Zero-Party Data is data that users intentionally and proactively share with a brand in exchange for benefits. This differs from First-Party Data, which brands collect through interactions with customers across their touchpoints.
We have been talking about this for years, but data is back in the spotlight because of the new restrictions enforced by the GDPR (General Data Protection Regulation) and the CCPA (California Consumer Privacy Act) according to which, by the end of 2021, third party cookies can no longer be used.
In other words, it is no longer possible to haunt users with ad banners for days and days just because they have dared to look a pair of shoes up. And that is where the real change will occur: brands will have to learn to target their investments better, agencies can no longer buy and sell behavior data of (unaware) users, and editors will finally face the fact that content is a valuable asset and should not be undersold.
Let’s be honest: users find retargeting annoying. From 2016 to 2019, the use of ad blockers on desktop and mobile devices rose to 69% worldwide. On top of that, retargeting does not guarantee brand safety and it doesn’t always drive the expected number of conversions.
The only way to build a valuable relationship with clients and prospective clients is to own a proprietary database that contains user behavior data. We cannot stress enough the importance of a cohesive and clean database, one that only includes the people who are truly interested in learning more about the brand and receiving the latest updates on products, services, and tailored promotional activities. The only way to collect and efficiently manage Zero- and First-Party Data is to implement proprietary engagement activities that guide users through behavior-based customer journeys that provide value to them.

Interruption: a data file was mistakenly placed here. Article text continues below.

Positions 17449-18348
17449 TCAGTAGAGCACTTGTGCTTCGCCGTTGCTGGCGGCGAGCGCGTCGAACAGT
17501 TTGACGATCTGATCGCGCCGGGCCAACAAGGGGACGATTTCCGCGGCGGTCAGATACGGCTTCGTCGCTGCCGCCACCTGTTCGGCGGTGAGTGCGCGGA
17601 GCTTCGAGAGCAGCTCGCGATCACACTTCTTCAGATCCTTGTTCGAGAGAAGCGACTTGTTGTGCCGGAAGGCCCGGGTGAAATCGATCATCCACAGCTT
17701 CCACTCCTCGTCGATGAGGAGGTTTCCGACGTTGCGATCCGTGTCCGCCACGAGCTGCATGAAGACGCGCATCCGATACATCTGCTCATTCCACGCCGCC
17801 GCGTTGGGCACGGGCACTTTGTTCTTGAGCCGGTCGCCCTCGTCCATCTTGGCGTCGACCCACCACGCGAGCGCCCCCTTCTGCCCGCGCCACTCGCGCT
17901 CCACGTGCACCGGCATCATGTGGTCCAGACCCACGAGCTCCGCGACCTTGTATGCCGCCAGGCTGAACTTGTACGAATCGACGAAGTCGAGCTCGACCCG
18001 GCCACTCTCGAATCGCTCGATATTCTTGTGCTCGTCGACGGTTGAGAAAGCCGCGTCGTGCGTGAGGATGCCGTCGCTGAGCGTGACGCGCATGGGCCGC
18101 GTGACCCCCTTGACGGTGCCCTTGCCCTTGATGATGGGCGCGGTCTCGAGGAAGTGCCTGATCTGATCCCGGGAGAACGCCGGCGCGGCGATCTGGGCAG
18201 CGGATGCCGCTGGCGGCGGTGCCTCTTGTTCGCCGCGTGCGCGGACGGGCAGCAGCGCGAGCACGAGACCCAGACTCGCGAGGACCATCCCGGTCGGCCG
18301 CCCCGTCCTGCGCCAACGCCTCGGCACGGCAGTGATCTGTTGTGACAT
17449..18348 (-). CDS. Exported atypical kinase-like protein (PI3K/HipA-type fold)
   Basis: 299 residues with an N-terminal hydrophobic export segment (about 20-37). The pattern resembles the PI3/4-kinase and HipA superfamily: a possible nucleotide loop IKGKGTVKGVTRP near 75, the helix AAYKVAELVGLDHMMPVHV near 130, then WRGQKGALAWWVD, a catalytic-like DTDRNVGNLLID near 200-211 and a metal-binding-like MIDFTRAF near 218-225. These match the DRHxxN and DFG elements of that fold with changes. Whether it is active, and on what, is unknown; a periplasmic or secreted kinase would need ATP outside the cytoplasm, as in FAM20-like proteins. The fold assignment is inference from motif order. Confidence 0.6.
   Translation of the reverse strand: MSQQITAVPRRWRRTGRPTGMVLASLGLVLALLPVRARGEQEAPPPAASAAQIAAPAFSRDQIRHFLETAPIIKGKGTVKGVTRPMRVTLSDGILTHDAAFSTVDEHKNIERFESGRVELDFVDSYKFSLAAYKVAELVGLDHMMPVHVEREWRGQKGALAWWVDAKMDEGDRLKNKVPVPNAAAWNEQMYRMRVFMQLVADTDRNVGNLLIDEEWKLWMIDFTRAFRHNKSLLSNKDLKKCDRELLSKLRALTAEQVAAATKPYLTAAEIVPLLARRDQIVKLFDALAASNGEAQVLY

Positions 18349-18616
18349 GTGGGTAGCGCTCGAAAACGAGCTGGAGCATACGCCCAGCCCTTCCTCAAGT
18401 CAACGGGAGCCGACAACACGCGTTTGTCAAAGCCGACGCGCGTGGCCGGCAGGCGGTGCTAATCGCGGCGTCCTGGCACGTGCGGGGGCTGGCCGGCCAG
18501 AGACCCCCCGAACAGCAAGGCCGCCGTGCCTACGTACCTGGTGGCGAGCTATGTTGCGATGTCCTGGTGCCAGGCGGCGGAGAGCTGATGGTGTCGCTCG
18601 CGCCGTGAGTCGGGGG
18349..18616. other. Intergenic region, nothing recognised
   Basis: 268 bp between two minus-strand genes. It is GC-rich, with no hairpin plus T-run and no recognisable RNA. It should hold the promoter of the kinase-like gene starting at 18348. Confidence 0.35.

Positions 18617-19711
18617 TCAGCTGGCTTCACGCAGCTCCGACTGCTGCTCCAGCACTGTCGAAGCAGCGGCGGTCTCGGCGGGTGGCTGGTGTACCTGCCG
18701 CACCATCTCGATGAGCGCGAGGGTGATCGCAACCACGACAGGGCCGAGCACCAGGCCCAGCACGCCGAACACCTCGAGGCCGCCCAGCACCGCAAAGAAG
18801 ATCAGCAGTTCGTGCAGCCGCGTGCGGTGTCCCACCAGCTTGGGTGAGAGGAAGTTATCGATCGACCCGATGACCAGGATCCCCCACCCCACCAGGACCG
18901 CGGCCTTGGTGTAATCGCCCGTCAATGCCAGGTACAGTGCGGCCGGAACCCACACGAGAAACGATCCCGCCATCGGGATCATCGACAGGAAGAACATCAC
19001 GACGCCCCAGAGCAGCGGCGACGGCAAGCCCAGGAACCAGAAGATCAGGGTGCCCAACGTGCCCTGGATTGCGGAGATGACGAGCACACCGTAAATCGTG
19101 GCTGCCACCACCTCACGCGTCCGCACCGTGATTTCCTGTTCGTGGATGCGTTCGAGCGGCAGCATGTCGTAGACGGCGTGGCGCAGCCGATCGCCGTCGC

In a nutshell, it is value in exchange for value. Users are willing to share personal information if they receive value and personalized benefits.
Does this ring any bells? Once again, it is all about 1-to-1 marketing.
If the word “loyalty” reminds you of traditional stamp collections, we can simply define it as “an ongoing and mutually beneficial engagement process based on quality”. To put it another way, it is the ability to turn first-time brand-consumer interactions into solid, long lasting relationships. For all the marketers out there, this is behavioral loyalty.
Brands should therefore understand the importance of building their “walled garden”, a protected environment where they only grant access to the people who have given their consent. This is the place for brands to design behavioral loyalty journeys that reward users for the actions they found of value. Loyalty journeys may also be based on gamification strategies.
How to proceed? All the technology is already there, it just needs to be used properly.
How do you manage your clients’ data during the first stages of activation? What is your registration procedure? Does it imply the use of a CRM system? Is data static or dynamic? Is data clustered around predefined variables or parameters based on observation? Does this process bring value to all company’s departments? But most importantly, once you have tracked and analyzed your data, what do you do with it?
Do you have full control over your touchpoints? Is data stored in a single data lake? Are you able to identify your users univocally? What activities do you implement to keep them engaged?
You should have asked yourself these questions long ago, they would have helped you save time and gain awareness of your target audience. It is essential to find answers to these questions now, before it is too late.
Time is money, now more than ever.